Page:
Part of the week: TI TPL5111

Stumbled on this interesting part from TI recently


TPL5111 solves a typical problem in low power wireless systems- things need to be off most of the time, and wake up periodically to transmit. The usual solution is to pick a microcontroller that can stay asleep in low power mode at a few uA, then wake up on RTC timer. That works most of the time, but sometimes even that is too much standby power. Imagine a system for example that has to work from a small coin cell for 5-10 years. Each uA of sleep current is an 8mAh a year. So in 10 years, 80mAh is wasted. (A typical CR2032 battery for example starts with only 220mAh)

TI’s solution is a timer that can stay on while drawing 35nA. Once set with a single resistor for a particular time interval, between 100ms  and 2 hours, it turns power on to the system, waits to hear back from the micro via “done” pin and then turns things back off. TI even provides a handy table of resistor values vs timer settings. Not bad for $0.45@1k, plus there are many other scenarios such an almost zero power scheduler may be handy.  



Part of the week: TI TPS2511

This week’s part is a neat little chip from Texas Instruments. TPS2511  USB Dedicated Charging Port Controller and Current Limiting Power Switch. What this chip is designed to do is handle a bunch of newly developed USB charger handshaking protocols. As many familiar with Adafruit’s Mintyboost and other similar USB chargers for portable devices are aware by now, is that not all devices will charge if you simply give them 5V on a USB connector. Many will expect a particular level on the data lines, like certain i-devices, as documented  by LadyAda. And yet others will want data lines to be shorted together to recognize the charger. This chip was designed to handle that automatically and hopefully provide a way to support future devices.  Another nice feature is cable drop compensation. With high charging currents, the drop across that 6ft USB cable is no longer negligible. So what this chip does is add a bit of bias current to the feedback pin of a power supply feeding it. By doing that it is raising the output  voltage by a predetermined amount to compensate for the drop. This feature activates when a load current exceeds a preset threshold.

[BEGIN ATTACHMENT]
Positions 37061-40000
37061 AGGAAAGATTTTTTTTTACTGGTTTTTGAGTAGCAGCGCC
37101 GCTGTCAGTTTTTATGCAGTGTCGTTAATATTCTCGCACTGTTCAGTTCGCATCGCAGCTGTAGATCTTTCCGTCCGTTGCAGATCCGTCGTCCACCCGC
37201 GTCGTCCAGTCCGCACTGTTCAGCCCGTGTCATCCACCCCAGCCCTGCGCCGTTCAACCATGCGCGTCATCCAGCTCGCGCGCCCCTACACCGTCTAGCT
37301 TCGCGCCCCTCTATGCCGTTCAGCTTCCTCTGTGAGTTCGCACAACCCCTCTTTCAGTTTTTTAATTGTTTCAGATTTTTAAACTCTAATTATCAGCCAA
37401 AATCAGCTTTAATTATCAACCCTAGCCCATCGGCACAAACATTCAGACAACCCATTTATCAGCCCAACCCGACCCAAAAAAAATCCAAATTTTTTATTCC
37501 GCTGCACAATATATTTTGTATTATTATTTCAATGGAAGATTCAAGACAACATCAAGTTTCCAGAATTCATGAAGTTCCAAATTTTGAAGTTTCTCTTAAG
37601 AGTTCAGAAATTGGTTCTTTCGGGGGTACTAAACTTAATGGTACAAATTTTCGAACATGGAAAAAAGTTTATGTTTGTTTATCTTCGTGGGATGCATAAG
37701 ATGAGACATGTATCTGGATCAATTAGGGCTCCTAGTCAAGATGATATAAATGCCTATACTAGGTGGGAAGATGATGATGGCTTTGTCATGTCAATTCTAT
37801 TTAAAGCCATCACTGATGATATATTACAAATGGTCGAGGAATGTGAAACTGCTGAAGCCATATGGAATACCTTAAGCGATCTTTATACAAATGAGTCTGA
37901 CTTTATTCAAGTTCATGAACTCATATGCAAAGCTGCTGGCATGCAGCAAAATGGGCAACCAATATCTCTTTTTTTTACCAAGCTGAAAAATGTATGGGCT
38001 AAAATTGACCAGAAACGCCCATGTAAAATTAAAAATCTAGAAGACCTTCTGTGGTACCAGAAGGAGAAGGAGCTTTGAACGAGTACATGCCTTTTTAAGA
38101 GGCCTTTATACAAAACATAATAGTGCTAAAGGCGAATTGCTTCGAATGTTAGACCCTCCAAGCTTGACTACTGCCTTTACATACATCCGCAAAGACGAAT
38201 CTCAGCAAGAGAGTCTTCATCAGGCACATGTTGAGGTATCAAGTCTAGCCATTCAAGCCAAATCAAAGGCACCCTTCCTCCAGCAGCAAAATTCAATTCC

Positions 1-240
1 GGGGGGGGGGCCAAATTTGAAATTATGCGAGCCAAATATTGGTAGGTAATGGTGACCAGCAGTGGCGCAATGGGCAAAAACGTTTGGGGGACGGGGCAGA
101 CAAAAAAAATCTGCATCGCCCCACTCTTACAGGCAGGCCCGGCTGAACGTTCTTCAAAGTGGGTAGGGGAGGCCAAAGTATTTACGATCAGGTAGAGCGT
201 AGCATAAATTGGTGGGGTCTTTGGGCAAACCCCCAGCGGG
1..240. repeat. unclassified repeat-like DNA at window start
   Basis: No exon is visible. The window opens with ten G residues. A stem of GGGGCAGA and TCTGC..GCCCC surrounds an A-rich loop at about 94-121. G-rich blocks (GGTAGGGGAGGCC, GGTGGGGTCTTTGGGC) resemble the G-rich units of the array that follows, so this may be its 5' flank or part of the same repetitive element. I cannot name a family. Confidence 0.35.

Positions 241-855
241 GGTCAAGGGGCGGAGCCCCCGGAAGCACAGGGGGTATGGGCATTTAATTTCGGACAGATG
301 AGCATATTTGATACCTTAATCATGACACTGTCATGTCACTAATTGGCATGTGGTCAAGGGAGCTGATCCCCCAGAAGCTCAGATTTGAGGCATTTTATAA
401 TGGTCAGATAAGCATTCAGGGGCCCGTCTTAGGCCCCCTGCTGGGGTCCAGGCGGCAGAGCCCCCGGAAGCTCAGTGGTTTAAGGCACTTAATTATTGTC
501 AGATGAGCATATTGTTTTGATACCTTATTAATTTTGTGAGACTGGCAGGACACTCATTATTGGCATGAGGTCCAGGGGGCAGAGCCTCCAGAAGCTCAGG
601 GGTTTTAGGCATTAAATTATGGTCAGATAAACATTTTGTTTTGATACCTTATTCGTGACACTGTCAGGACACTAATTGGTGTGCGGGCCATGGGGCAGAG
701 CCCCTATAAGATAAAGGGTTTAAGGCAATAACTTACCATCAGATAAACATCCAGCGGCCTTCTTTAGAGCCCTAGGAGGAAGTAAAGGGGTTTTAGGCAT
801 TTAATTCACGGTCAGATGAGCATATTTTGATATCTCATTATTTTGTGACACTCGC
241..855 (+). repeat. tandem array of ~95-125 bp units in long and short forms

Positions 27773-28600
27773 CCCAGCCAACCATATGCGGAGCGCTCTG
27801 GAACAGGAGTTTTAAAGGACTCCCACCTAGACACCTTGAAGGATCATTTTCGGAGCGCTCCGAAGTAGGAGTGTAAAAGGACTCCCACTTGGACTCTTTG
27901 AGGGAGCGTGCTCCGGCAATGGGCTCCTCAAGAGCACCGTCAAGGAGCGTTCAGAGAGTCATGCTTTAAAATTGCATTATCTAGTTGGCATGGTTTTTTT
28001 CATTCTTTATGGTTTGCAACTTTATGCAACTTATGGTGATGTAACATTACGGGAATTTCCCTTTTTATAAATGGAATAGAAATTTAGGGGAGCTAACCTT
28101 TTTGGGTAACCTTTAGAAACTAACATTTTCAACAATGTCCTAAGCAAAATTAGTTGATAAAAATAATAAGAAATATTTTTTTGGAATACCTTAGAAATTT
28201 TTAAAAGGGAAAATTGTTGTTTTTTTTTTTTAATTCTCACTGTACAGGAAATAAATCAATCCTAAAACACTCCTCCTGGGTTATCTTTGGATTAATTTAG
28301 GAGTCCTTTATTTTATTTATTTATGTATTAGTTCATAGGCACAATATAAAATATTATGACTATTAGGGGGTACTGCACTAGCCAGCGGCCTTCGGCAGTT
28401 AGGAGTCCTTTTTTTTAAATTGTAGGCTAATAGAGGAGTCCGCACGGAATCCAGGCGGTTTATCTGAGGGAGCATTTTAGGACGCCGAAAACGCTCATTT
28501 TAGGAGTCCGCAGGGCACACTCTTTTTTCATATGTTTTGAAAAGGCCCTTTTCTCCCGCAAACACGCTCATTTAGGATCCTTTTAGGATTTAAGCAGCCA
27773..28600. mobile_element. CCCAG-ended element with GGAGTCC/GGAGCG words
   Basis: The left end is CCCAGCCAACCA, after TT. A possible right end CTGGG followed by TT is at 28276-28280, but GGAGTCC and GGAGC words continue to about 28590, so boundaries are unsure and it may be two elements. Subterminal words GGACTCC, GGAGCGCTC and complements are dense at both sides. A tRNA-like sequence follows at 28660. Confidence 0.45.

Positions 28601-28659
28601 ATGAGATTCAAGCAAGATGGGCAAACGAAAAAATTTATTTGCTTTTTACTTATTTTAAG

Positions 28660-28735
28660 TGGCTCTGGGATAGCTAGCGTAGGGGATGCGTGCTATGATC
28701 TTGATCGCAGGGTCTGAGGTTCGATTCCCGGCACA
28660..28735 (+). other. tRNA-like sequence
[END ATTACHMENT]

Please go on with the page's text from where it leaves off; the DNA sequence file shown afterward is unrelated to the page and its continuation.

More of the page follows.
TPS2511 typical connection diagram

Very nifty chip-  expect a writeup for a project using it soon. But first we must get the boards back from the fab and see if anything smokes!

TI Launchpad Booster Pack footprint library for DipTrace

Today’s post is a small DipTrace library i created for some TI Launchpad Booster Packs I am working on. It is modeled after a similar Eagle library posted on forum.

There are two schematic symbols and three footprints:

Full size covers the whole Launchpad footprint

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